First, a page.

There is no good reason for Erie County water users to subsidize a bloated patronage pit like the Erie County Water Authority, but since they are being forced to support its existence, can’t it at least operate professionally? That is to say, with the safety of its ratepayers prominently in mind?
The authority failed that basic test last week after a critical water main break exposed more than 100,000 residents to possibly contaminated water. Authority leaders knew about the potential danger by 3 a.m. Thursday, but offered no warning to their users for at least another three hours, by which time many residents were out of bed, showering, making coffee and brushing their teeth – ingesting water that health officials were warning needed to be boiled for at least one minute.
The details of the breakdown are uncertain at this point, but the person with the authority’s public relations contract, Michael Caputo, is himself a prominent political operative who was attending the Republican National Convention in Cleveland. He says the account executive who oversees the Water Authority account sent out a press release notifying users of the boiled water advisory within an hour of being notified.
The authority is a 20th century operation in a world of 21st century expectations and technology. With social media, an alarm can be sent out within moments, yet the authority dawdled an additional two hours before posting notices on Facebook and Twitter. Indeed, it didn’t even have those accounts until recent months.
Authorities operate in a public-private netherworld, some more efficiently than others, but all without the kind of government oversight that, in other instances, gives voters a measure of influence. If the public doesn’t like what the sheriff is doing, the sheriff can be voted out of office. City officials can be held liable for the operations of a municipal police department.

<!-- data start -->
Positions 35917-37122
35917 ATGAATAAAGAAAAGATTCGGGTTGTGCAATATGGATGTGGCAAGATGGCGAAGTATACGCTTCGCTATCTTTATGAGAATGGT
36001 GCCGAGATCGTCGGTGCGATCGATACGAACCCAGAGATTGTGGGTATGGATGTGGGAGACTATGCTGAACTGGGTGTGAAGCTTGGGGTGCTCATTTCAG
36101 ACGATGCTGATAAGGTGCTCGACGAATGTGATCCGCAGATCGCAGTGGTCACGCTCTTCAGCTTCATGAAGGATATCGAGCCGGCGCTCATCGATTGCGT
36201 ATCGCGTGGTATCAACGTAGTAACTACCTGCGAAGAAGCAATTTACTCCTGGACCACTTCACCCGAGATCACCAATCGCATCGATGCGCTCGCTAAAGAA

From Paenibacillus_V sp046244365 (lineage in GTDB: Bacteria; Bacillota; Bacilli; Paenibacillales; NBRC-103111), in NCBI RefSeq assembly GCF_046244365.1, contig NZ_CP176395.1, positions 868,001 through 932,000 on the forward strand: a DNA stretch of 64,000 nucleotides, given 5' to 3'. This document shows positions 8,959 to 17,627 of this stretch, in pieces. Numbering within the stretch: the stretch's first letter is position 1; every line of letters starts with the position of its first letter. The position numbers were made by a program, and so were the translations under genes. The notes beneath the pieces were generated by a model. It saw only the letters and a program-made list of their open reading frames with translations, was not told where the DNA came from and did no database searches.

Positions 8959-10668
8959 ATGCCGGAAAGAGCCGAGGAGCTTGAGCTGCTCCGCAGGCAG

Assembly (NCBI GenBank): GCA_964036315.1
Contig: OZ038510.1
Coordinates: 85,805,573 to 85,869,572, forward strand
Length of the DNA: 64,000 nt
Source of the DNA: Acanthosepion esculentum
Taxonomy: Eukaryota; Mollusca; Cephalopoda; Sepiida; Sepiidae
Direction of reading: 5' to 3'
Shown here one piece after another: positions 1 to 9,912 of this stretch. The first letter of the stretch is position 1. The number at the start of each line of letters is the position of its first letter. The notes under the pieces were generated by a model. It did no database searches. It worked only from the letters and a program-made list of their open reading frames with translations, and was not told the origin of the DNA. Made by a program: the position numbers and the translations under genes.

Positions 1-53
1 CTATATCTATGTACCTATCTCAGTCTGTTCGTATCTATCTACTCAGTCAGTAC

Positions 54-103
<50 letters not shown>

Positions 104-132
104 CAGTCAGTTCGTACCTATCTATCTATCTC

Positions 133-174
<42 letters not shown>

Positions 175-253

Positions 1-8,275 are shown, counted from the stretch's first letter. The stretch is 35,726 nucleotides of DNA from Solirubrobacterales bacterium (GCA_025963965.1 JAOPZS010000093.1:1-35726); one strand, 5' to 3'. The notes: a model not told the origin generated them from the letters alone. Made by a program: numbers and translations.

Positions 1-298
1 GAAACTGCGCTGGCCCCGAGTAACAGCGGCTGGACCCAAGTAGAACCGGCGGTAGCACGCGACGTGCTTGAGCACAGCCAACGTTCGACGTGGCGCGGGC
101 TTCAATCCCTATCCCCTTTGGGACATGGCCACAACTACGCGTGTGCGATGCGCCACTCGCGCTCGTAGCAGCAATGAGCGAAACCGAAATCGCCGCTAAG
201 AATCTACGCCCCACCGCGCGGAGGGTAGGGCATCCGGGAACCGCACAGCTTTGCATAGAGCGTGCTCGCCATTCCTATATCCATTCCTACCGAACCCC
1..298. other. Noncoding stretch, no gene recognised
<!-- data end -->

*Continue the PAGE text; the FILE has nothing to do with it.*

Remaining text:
But where do voters turn when the problem is a public authority? To varying degrees, that’s a problem in all authorities, whether they deal in electrical power, public transportation, highways, bridges, dormitories, ports or any other area of public concern.
But even in that context, the Erie County Water Authority is a special case. First of all, its mission is water, which is essential to life and whose contamination can cause a range of illness and, in extreme cases, death. For that reason, alone, it requires competent, professional management.
But that appears to be of little concern to the politicians who use the authority as a place to help their friends make lots of money. As a story in Friday’s editions of The News showed, 19 of the authority’s executives earn more than $100,0000 a year.
Last year, the Republican majority on the Water Authority Board of Commissioners hired a politically connected Republican lawyer from Albany with no experience in public works. He was given a salary of more than $132,000 a year, succeeding a lawyer with no relevant experience who had been hired by Democrats.
Adding insult, the authority this year rased its rates for users and increased its quarterly “infrastructure charge,” which was imposed a few years ago in lieu of a rate increase. Now the well-paid friends of politicians have two ways to gouge their users while failing to notify them promptly that the water coming out of their taps could make them sick.
The Water Authority is, in a word, a sewer – for politics, for professional administration, for efficiency. It should be abolished. But it won’t be. The politicians need a place to put their friends.